In the fall of 2017, The Women’s Home began offering services at the Mabee WholeLife® Service Center located next door to our housing complex, Jane Cizik Garden Place. This 30,000 square foot service center is a multi-purpose facility that collaborates with community partners offer a variety of services to enhance the wellness and stability of families in our housing programs and the surrounding neighborhood.
The WholeLife® Collaborative
Enhancing the wellness and stability of vulnerable families requires a holistic approach, and The Women’s Home has developed a coalition of social service agencies, the WholeLife® Collaborative, that works collectively to offer programs and services at our Mabee WholeLife® Service Center. Together with our 20 collaborative partners, we offer integrated care to thousands of low-income individuals in Spring Branch East, including the following services:
- Primary Health Care
- Mental Health Counseling
- Peer Support and Recovery Services
- Prevention and Intervention Services
- Youth Development Programming
- Financial Literacy and Adult Education
- Case Management and Referral Services
- Basic Needs and Other Crisis Assistance
We are working diligently to help our neighbors in Spring Branch East weather the social and economic impacts of the on-going pandemic.
Educational Services for Children
Research done by the U.S. Government has shown that afterschool programs have a positive effect on the academic, social, and physical growth of a child.[i] Our service center has over 15,000 square feet of educational space dedicated for children including special areas specifically designed for creative movement and the arts. The facility also features a Certified Outdoor Classroom designed by Nature Explore, a non-profit dedicated to enhancing children’s lives through research-based outdoor classroom design services, educator workshops, and natural products.
Educational Services for Adults
Research done by the Corporation for Enterprise Development has revealed that 20% of households in Houston live in poverty and 52% are financially vulnerable. These families do not have enough money to live above the poverty level for just three months if they face a minor setback. This situation is worse for households of color in our area – 66% of African-American households and 74% of Hispanic households are liquid asset poor. These families need comprehensive support services to help them overcome obstacles and achieve lasting stability.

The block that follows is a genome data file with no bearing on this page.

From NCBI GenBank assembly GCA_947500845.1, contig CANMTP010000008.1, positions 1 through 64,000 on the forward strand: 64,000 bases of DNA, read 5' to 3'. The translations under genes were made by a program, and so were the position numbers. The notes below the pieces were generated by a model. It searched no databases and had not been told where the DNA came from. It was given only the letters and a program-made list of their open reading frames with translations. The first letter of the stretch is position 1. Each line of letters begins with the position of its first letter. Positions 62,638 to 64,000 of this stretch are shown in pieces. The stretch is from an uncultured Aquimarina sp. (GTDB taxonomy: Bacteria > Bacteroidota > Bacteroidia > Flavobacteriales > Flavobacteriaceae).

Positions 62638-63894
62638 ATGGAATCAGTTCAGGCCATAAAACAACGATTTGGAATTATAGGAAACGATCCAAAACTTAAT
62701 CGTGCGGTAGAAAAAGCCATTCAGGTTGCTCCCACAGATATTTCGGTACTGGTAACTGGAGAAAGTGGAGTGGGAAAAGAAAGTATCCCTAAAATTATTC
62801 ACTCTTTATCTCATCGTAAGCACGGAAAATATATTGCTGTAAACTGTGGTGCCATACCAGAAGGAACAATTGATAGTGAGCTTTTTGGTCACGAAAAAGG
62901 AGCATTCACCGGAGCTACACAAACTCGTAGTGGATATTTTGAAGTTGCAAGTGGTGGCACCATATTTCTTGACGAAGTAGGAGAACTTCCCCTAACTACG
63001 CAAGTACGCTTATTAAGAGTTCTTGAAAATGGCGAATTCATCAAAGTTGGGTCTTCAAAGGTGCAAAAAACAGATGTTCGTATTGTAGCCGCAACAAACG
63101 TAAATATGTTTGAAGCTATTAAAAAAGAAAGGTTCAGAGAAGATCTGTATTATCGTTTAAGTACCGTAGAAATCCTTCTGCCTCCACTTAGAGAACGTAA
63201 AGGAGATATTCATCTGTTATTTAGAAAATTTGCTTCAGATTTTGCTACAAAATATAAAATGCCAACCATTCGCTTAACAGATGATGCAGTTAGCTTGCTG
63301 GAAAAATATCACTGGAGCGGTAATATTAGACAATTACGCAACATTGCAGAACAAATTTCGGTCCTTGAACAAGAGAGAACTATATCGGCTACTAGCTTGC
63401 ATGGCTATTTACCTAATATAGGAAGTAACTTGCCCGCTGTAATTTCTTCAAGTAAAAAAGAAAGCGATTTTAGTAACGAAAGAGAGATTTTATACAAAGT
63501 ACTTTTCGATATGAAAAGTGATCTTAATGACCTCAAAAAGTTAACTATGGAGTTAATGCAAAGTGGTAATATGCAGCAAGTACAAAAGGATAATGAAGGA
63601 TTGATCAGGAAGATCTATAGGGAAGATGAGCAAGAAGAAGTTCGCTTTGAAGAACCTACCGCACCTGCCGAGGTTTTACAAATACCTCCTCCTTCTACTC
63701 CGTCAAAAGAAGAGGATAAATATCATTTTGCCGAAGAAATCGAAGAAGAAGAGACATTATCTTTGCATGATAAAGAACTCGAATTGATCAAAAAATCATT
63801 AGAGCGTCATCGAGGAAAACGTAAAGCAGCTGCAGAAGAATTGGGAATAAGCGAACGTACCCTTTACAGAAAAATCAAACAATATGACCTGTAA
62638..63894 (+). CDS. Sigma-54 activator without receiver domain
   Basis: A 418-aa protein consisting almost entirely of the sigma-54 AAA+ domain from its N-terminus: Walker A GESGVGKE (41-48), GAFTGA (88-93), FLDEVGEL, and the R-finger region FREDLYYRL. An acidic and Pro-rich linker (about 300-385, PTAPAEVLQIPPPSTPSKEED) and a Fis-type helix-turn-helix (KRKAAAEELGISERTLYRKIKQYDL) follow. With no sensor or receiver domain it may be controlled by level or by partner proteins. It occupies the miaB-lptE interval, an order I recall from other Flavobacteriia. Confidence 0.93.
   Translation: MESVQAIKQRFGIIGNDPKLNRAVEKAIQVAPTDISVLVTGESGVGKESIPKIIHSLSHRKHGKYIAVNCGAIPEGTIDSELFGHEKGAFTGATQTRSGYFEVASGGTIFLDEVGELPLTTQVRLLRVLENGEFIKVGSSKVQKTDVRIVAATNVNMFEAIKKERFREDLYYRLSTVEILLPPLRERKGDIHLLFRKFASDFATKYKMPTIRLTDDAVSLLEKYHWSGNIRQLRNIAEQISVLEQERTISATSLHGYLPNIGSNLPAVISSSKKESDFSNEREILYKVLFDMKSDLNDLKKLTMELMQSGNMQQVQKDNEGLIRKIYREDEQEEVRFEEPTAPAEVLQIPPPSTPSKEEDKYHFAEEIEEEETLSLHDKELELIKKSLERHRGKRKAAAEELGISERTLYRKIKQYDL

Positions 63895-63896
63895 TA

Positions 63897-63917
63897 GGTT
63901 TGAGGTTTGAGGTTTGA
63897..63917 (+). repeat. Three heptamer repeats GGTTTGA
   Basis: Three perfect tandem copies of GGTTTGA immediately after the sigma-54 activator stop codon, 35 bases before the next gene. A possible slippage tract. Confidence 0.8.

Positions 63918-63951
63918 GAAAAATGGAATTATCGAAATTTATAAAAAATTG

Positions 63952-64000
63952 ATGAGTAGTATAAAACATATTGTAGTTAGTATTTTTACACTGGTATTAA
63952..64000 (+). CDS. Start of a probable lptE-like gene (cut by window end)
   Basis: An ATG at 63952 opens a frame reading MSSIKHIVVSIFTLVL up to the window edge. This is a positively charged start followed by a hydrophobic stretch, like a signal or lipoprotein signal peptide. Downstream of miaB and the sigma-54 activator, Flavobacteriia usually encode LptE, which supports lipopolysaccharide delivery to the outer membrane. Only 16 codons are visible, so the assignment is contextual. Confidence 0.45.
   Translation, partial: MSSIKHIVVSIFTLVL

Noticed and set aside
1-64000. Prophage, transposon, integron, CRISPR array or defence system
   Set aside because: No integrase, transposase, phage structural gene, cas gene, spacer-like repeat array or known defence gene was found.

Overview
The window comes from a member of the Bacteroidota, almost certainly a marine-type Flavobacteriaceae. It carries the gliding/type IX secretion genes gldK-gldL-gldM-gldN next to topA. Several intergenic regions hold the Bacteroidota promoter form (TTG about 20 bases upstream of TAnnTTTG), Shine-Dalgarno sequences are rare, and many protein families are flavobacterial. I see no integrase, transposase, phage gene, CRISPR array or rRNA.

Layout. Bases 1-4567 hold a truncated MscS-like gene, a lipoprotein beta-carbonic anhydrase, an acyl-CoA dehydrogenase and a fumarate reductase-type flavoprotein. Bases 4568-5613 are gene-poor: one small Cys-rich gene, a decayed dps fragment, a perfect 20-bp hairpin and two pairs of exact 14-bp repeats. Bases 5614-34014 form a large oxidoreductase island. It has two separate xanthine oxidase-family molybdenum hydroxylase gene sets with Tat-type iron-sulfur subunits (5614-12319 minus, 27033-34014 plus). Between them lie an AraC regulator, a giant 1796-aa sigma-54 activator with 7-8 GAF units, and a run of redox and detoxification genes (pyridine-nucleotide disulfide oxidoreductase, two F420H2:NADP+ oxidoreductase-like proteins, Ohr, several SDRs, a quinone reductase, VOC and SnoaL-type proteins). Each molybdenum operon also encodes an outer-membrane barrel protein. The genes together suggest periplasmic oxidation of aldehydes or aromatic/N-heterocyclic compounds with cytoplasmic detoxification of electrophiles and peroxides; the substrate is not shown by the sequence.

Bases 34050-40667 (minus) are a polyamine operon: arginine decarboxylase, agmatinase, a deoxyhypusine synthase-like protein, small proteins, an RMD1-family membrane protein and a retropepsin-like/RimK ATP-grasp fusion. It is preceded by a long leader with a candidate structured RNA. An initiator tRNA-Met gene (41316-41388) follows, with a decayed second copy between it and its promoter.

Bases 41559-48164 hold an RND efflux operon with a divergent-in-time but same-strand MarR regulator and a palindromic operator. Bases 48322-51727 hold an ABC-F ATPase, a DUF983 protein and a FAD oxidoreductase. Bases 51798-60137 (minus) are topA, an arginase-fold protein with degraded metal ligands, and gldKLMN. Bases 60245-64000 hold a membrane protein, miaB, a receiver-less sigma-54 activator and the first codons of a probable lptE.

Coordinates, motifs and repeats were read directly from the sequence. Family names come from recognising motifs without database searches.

Over 6,000 square feet within the Center was designed specifically for adult education and workforce development training. This space features a 30-unit computer lab for online coursework. In the future, we plan to offer Adult Basic Education (ABE), General Educational Development (GED), English as a Second Language (ESL), college courses and other specialized workforce development training. We are also in the planning stages of designing four distance learning classrooms equipped with smart board and video conferencing technology. We will also be opening a legal clinic to be housed at the WLSC. Many families in Spring Branch East face legal problems and have no financial resources to hire an attorney.
 Citi Bank, CFED, Center for Public Priorities (2015). Building Financial Resilience in Houston: A Data Profile. Family Assets Count – Building Financial Resilience in Amercia, 1-9.
[i] “Benefits for Youth, Families, & Communities.” Benefits for Youth, Families, & Communities | Youth.Gov, youth.gov/youth-topics/afterschool-programs/benefits-youth-families-and-communities.